But what about poor Sara!?!? She had auditioned in late August, but March rolled around and she still hadn’t heard from the Met.

Sara: I didn’t hear anything until some time in the early spring when they asked me to sing in Fidelio and Nabucco.

Sara had been hired to sing extra chorus. That was all she expected to sing with the Met in the 2016-17 season.

Sara: I had those chunks of time already blocked out in my schedule for the Met productions, and I had other solo engagements throughout the year in addition to some freelance work as a grant writer. Then on July 29th (it was a Friday) I got a call from Kurt Phinney saying: “I wanted to see if you were interested and available to start the season with us on Monday as a full time soprano in the chorus." I pretty much started freaking out!

Kurt Phinney (Chorus Manager): The hire was last minute because a chorister decided that they wanted to retire but hadn’t come to that conclusion until very late. Maestro Palumbo always has a keen sense of the talent pool at his disposal and ultimately it’s his call. Sara was the number-one candidate for him. And I think everyone that was listening at the audition concurred whole-heartedly because not only is she a great singer but also a great colleague. It was a convenient thing that we had someone so good already working here. So actually, it was one of the most easily resolved casting crises we’ve ever dealt with. With Sara, the choice was very easy.

Sara: After the conversation with Kurt, I had the weekend to mull it over, talk to my husband, etc.. On Sunday I called Kurt to tell him I accepted, and I was here for rehearsals on Monday!

The decision to join the Met Chorus was not one they took lightly

Brian: It’s somewhat of a challenge for our family; both of us doing this job and having two small kids but at least now they are both in school during the day. It’s just the evenings that are tough — I won’t get to put them to bed a lot.

Sara: I was excited, but it was also a little bittersweet. I had to cancel several engagements I had coming up this year. An added complication is that my husband and I recently bought a house in Beacon, which is beautiful, but it’s not like living in the city and being around the corner!

Patrick Miller and his wife, soprano Veronica Mitina, as Cavaradossi and Tosca, respectively, in Tosca with Syracuse Opera. Photo by Doug Wonders.

Brian: I don’t think I would have even tried for the job if we didn’t think we could make it. And once I was given the job, we went to find quality child care and look at the schedule for what the year would look like for us. Where’s going to be the easy time, where’s the challenging time?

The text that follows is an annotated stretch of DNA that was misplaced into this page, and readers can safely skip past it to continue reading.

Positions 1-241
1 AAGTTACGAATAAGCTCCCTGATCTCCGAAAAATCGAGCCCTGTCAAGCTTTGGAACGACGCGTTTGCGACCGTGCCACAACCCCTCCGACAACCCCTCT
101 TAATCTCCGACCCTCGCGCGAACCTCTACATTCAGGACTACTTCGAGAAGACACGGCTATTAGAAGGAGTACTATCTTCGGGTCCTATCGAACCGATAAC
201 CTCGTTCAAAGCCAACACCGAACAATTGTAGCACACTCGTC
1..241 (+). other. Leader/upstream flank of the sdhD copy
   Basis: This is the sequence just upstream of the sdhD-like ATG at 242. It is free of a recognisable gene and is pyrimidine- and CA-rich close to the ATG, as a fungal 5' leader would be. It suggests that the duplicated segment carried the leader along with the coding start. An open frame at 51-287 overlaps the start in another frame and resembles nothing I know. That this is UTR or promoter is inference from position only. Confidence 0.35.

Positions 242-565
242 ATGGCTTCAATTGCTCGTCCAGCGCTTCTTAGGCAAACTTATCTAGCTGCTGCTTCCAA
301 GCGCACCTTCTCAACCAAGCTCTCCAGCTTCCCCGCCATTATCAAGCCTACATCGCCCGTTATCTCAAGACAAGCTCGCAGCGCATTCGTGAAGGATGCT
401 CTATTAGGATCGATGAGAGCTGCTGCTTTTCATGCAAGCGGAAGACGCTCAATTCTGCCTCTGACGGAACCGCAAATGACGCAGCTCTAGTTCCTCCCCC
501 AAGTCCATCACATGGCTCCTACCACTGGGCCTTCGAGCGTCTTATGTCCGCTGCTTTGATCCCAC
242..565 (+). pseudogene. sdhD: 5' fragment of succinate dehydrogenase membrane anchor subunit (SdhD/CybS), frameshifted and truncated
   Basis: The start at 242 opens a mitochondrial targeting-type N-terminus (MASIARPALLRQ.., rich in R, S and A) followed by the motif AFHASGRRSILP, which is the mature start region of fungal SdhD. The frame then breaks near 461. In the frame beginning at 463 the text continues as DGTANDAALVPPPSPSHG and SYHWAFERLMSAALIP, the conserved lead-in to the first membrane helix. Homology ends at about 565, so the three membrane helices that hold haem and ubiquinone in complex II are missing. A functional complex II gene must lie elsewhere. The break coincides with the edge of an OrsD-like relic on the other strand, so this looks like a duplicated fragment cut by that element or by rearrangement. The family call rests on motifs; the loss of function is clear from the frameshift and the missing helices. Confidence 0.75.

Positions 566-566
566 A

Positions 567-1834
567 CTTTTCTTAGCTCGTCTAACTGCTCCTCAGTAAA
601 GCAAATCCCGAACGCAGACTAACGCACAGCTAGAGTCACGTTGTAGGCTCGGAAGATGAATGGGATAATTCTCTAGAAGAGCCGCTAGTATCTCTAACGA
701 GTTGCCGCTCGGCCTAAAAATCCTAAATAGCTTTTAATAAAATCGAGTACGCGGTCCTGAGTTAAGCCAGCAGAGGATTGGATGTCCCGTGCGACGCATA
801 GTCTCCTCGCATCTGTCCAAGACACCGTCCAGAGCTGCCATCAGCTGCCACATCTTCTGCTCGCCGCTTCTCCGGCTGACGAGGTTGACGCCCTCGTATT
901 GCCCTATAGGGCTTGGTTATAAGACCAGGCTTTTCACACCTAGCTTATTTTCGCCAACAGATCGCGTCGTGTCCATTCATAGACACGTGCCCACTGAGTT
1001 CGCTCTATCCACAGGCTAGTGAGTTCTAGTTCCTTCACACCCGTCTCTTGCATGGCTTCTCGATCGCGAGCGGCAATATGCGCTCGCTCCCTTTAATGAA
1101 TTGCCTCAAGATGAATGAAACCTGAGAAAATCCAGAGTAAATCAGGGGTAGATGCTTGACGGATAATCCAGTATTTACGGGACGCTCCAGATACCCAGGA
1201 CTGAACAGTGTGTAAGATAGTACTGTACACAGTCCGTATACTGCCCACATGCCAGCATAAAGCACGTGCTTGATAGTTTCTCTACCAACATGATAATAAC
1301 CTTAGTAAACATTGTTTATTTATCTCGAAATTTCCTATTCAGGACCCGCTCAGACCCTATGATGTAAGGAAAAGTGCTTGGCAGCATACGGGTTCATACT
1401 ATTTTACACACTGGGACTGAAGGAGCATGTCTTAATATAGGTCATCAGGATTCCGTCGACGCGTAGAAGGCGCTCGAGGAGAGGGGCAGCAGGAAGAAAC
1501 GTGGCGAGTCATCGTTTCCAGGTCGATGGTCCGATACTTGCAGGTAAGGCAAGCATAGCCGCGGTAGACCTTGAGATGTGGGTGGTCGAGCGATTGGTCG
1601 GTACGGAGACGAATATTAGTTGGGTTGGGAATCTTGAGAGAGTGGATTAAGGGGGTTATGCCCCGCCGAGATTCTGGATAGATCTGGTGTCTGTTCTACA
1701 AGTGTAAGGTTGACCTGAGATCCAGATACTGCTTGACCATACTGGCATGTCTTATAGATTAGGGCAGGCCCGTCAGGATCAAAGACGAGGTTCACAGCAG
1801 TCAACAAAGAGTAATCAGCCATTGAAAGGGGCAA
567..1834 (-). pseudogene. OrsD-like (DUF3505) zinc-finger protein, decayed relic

Sara: My husband was really proud of me and just really excited. He’s a musician too, so he appreciates both the enormity of being offered a job like this, as well as what it means to not be pursuing a solo career anymore. We did discuss not seeing each other as much anymore given that it’s a long commute but we’re open and flexible to seeing how it goes.

Patrick: You feel validated as an artist. I really feel that an investment has been made in me. That there’s one spot and I’ve been chosen to take it.

Sara: I remember feeling this wave of relief. I had been working as a soloist for so long but to have that recognition from this company was this emotional wave like… wow! It was really gratifying and humbling at the same time to feel like somebody at that company thinks I’m good enough to be there. Even though I had done extra chorus before it was different. There’s a lot of weight to that.

Patrick: It’s an honor, but also a responsibility. You feel immediately that you want to "step up to the plate” and deliver every time you open your mouth.


End of Part 1.  Click Here for Part 2

Edward Hanlon, graduate of McGill University and University of Michigan, is a happy Long Island boy making good with the Metropolitan Opera. Favorite roles include Figaro, Sparafucile, Dick Deadeye, Sarastro and Nick Bottom with companies such as the Lyric Opera of Chicago, the Lincoln Center Theatre, Opera Theatre of St. Louis, Des Moines Metro Opera and the Glimmerglass Festival. He dreams of singing another Figaro with his beautiful wife, soprano Tanya Roberts. His first novel is is due to be released this summer ... at the end of the 2017-18 season ... umm... someday? Check out his website and follow him on Facebook or Instagram.

  1. From an March, 2009 issue of Classical Singer Magazine. Interviewed by Rachel A. Antman.